There are, in my view, two factors that, above all others, have shaped Pakistan's history. One is the growing power of the military in running the affairs of state. The other, without doubt, consists in the total failure of the politicians, the intelligentsia, the intellectuals, the civil servants--in fact, the entire civil society--to comprehend the threat posed by a powerful army to the country's fragile democracy, and to devise ways and means to thwart it.
"Military coups," Alexis de Tocqueville warned more than 200 years ago, "are always to be feared in democracies. They should be reckoned among the most threatening of the perils which face [democracies'] future existence. Statesmen must never relax their efforts to find a remedy for this evil."
Mr Jinnah was aware of the threat posed by the army. On the day of Pakistan's independence, Aug 14, 1947, Mr Jinnah, who had just become governor general, scolded one young Pakistani officer. The officer had complained that, "instead of giving us the opportunity to serve our country in positions where our natural talents and native genius could be used to the greatest advantage, important posts are being entrusted, as had been done in the past, to foreigners. British officers have been appointed to head the three fighting services, and a number of other foreigners are in key senior appointments. This was not our understanding of how Pakistan should be run."
Mr Jinnah was deliberate in his answer. He warned the officer concerned "not to forget that the armed forces are the servants of the people and you do not make national policy; it is we, the civilians, who decide these issues and it is your duty to carry out these tasks with which you are entrusted."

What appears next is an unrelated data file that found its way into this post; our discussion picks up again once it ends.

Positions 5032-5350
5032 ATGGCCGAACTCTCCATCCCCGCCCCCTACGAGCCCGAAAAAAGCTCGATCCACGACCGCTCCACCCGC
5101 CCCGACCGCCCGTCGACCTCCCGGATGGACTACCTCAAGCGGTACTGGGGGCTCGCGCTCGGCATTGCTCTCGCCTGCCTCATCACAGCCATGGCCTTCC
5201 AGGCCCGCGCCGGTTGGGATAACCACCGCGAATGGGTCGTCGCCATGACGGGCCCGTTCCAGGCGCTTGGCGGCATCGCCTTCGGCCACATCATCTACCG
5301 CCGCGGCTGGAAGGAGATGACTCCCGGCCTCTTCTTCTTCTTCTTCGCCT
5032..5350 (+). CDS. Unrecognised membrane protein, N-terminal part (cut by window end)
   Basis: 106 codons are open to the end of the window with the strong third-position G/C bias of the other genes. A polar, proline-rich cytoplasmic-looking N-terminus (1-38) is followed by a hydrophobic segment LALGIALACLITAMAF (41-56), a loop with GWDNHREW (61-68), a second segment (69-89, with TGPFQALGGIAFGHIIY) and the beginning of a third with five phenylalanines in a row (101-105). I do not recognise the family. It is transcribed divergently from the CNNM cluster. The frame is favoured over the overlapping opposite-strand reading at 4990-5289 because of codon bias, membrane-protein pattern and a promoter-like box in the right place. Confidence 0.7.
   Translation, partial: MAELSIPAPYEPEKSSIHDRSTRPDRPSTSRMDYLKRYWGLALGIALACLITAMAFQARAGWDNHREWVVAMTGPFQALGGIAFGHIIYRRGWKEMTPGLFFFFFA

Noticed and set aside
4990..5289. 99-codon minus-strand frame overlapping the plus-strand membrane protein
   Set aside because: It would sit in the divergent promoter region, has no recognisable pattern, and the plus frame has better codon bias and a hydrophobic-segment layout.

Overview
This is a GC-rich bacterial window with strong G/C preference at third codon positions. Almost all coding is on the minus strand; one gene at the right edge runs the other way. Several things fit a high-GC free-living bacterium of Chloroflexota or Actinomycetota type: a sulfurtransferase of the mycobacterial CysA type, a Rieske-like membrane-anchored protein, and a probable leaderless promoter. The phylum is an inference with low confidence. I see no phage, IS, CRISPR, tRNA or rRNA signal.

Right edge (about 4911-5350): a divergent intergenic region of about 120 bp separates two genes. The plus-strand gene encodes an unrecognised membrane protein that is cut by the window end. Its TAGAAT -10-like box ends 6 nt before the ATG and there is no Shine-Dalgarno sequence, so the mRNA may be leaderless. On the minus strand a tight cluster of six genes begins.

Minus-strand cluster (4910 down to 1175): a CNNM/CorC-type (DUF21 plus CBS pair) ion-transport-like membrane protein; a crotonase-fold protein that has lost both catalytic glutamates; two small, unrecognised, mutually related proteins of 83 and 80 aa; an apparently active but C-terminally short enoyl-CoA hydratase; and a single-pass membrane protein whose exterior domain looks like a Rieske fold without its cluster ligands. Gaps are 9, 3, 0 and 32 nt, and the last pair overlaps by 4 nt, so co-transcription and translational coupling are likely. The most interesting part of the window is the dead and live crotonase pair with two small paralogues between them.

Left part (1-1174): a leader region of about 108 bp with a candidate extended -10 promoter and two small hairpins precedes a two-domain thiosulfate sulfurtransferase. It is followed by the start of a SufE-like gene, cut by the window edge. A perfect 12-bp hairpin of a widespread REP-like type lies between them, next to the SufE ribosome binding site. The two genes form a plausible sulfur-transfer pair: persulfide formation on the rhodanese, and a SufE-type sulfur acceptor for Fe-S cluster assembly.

Months later, during his only visit to the Staff College in Quetta, he expressed his alarm at the casual attitude of "one or two very high-ranking officers." He warned the assembled officers that some of them were not aware of the implications of their oath to Pakistan and promptly read it out to them. And he added: "I should like you to study the constitution which is in force in Pakistan at present and understand its true constitutional and legal implications when you say that you will be faithful to the constitution. I want you to remember, and if you have time enough, you should study the Government of India Act (of 1935), as adapted for use in Pakistan, which is our present constitution, that the executive authority flows from the head of the Government of Pakistan, who is Governor General, and therefore any command that may come to you cannot come without the sanction of the executive head." The supreme irony of the event is that the Constitution of Pakistan was to be abrogated or suspended by some of the officers present in Mr Jinnah's audience.
Marx once said: "Neither a nation nor a woman is forgiven for an unguarded hour in which the first adventurer who comes along can sweep them off their feet and possess them." Oct 7, 1958, was our unguarded hour when democracy was expunged from the politics of Pakistan, with scarcely a protest. I was deputy commissioner of Dera Ismail Khan when I heard over the radio that martial law had been declared and civilian governments dismissed.